A Day in the Life of RSG


RSG always feels like a creative team in a creative place. There is never a dull moment, never a lack of free-flowing ideas and never a day that seems exactly like yesterday.

My day as a Senior Associate is always diverse and exciting. Here’s how a “typical” day looks:

8:30am - Arrive and check emails

8:45am - Set up property building tour with a potential buyer at one of our City of Irwindale owned properties (a fully leased up industrial warehouse and manufacturing building)

9:30am - Meet with our internal team to discuss strategy and action plan for some potential retail and housing development sites in Fountain Valley that the city is interested in redeveloping

Noon - Have a lunch and learn seminar at RSG about “how to improve marketing and the blog”

1:15pm - Research Department of Finance requests for the Long Range Property Management Plan for the City of El Monte

3:30pm - Do some pro forma analysis for a couple properties in a prominent city located in Orange County, one of which is an industrial property that the city owns and is looking to potentially sell to the open market

End of the Day – Grab a drink as our co-tenant, the Good Beer Company, opens its tasting room

May your days be just as fulfilling as ours!

Written by Andrew Gee, Senior Associate at RSG

What It’s Like to Work at RSG


Ever since I started working at RSG, I’ve had trouble describing what it’s like. It isn’t like working for another firm. There are days when I’ll work on something for hours on end without looking up, but I won’t be bored. Instead, I’ll feel more driven than I did even before I started the project, and as I look around the office, I know that I’m not the only one. It’s not about working for a paycheck; it’s about cooperating to solve problems.

I work pretty standard hours. But in my eyes, that’s about as “standard” as my job gets. When I first walk into the office in the morning, I’m greeted not by rows of isolated cubicles, but by the distinct smell of dry, hoppy microbrew. Our office is in a shared space above a brewery, and in some ways, that progressive sharing of space is largely characteristic of our company as a whole. As I climb the stairs and settle in at my desk, it becomes apparent that in some ways, it’s just like any other office. What sets it apart isn’t the cubicles, or the computers, or even the brewery, though; it’s the mentality.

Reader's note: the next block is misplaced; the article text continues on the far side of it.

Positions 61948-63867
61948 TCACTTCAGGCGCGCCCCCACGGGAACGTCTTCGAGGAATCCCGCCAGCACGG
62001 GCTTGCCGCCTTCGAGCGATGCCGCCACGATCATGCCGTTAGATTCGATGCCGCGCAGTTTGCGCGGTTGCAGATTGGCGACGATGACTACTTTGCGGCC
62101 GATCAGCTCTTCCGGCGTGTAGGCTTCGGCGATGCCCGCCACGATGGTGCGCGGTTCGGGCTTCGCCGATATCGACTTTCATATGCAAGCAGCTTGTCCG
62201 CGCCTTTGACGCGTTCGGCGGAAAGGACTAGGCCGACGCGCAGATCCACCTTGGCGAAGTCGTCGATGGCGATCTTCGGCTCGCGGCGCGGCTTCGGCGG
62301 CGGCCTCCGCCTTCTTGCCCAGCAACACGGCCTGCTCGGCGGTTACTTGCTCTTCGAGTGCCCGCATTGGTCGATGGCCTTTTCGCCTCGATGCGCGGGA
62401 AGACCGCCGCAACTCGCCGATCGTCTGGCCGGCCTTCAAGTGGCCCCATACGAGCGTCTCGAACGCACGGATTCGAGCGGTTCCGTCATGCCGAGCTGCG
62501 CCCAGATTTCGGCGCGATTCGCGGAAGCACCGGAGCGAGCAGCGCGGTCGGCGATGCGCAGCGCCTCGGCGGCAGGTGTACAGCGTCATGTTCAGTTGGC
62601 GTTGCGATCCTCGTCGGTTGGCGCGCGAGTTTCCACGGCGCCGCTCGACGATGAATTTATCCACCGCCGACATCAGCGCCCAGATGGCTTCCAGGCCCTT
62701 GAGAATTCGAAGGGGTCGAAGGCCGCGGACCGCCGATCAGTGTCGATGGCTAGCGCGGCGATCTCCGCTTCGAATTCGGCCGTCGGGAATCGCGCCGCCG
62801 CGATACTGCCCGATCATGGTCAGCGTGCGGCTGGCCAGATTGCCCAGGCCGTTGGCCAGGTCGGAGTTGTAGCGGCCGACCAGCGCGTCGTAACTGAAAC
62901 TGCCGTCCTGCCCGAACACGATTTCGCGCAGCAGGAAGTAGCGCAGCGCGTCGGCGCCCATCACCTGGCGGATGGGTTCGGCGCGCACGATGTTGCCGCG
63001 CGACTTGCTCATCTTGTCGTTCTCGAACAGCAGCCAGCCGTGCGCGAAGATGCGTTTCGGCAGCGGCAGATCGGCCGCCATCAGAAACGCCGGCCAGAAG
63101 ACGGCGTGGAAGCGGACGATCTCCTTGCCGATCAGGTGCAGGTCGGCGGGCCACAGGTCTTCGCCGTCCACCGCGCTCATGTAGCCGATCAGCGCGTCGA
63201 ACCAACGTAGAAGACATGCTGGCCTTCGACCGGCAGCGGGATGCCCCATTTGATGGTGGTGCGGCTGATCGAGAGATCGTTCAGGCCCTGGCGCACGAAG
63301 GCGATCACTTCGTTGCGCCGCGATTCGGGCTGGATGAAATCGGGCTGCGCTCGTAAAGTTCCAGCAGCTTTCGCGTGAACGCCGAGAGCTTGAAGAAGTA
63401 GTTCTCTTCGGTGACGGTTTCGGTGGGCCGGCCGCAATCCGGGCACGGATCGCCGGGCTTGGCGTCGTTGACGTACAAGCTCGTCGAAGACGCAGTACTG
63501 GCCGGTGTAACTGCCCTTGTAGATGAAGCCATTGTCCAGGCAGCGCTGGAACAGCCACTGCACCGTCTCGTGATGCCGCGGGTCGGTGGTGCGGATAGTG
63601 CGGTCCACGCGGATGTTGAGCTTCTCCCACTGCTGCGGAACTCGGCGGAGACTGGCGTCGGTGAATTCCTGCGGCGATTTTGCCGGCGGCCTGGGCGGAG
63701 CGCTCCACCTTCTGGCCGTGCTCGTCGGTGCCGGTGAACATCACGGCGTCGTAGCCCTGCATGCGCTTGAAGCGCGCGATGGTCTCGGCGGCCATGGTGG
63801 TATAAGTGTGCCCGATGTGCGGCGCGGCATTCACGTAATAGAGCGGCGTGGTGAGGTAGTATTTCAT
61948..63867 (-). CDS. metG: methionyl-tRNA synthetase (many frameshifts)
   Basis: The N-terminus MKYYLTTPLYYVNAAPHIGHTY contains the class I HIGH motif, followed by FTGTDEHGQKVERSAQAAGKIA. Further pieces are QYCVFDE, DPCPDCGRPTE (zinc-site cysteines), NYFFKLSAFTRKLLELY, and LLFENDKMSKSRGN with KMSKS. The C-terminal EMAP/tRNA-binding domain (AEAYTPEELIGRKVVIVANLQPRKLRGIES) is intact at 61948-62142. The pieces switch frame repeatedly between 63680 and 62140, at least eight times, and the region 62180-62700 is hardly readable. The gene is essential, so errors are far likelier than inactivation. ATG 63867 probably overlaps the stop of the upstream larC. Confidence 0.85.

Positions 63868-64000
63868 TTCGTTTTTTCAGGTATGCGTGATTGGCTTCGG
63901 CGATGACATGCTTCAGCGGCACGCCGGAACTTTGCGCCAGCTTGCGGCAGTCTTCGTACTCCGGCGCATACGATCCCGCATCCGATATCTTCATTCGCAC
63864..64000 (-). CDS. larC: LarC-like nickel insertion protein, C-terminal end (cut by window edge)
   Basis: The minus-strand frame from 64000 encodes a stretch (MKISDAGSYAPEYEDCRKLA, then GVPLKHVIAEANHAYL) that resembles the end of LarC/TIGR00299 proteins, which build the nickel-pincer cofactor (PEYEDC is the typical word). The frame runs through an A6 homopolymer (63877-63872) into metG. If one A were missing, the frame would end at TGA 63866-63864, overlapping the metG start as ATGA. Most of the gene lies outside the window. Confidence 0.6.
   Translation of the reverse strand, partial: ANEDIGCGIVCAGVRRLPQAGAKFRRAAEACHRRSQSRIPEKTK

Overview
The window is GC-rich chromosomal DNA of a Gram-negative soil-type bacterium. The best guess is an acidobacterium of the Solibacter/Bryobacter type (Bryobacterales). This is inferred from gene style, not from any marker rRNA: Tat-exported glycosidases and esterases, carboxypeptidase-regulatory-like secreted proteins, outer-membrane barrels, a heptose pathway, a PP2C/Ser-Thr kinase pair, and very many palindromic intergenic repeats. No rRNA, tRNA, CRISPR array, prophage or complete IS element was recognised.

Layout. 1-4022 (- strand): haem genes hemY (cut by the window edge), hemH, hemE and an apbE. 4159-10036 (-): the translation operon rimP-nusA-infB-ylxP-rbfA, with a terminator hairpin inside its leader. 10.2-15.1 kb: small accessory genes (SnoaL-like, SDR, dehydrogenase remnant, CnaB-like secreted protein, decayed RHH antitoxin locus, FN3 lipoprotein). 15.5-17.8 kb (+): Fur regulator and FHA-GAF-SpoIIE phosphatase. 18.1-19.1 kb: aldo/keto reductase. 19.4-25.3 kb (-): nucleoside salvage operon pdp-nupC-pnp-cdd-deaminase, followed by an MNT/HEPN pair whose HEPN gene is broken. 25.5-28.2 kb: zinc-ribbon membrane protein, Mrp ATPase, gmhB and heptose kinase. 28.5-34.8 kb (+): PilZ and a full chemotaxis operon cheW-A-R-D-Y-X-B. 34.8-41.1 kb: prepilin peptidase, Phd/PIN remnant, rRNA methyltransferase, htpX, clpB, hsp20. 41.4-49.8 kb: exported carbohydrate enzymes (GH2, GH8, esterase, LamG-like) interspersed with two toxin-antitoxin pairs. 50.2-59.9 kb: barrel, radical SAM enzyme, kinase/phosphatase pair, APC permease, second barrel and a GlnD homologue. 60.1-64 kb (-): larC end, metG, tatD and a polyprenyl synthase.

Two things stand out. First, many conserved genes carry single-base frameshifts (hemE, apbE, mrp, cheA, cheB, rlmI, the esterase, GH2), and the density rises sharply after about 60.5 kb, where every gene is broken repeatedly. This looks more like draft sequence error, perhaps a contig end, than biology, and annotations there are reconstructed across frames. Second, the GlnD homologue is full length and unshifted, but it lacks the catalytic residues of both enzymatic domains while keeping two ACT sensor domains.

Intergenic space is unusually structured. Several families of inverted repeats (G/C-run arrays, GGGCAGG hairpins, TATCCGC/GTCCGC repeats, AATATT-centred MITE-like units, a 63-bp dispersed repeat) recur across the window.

At RSG, cooperation is key. I’ve worked here for a few months, and yet I have the same kind of workspace as people who have worked here for decades. We all have work stations that face inwards to be as conducive as possible to group work. The office is usually quiet, but the lack of talking doesn’t indicate a lack of communication. In fact, there are always multiple people assigned to projects, and multiple minds tackling the same problems. A project is never left to one person, and no man is an island; instead, it’s a combination of efforts, focused on together like different cogs in the same machine. Of course we all have individual duties and assignments, but it’s the network of joint partnership that results in the premium quality of work we hold ourselves to – the whole is greater than the sum of its parts.

Working at RSG isn’t like working for other jobs I’ve had, because here you’re constantly challenged. Unlike jobs I’ve had in my past, you don’t ever plateau here. There’s always a new opportunity or problem (or in some cases, crisis) that cities have to face, and as their aids, we revel in the chance to come up with creative solutions to help communities be the best places that they can become. At RSG, there’s no stagnation, because the problems facing communities aren’t stagnant, either. We push each other to grow so we can continue to adapt to the needs of our clients. And we do it all with synergy and cooperation that gets more emphasized even as work gets more difficult. Working at RSG isn’t like working for another firm. It’s like taking a step back and realizing that collectively, we are capable of incredible things. It’s like a lesson in the great gestalt of human potential.

Written by Michael Dietz who is a Research Assistant at RSG.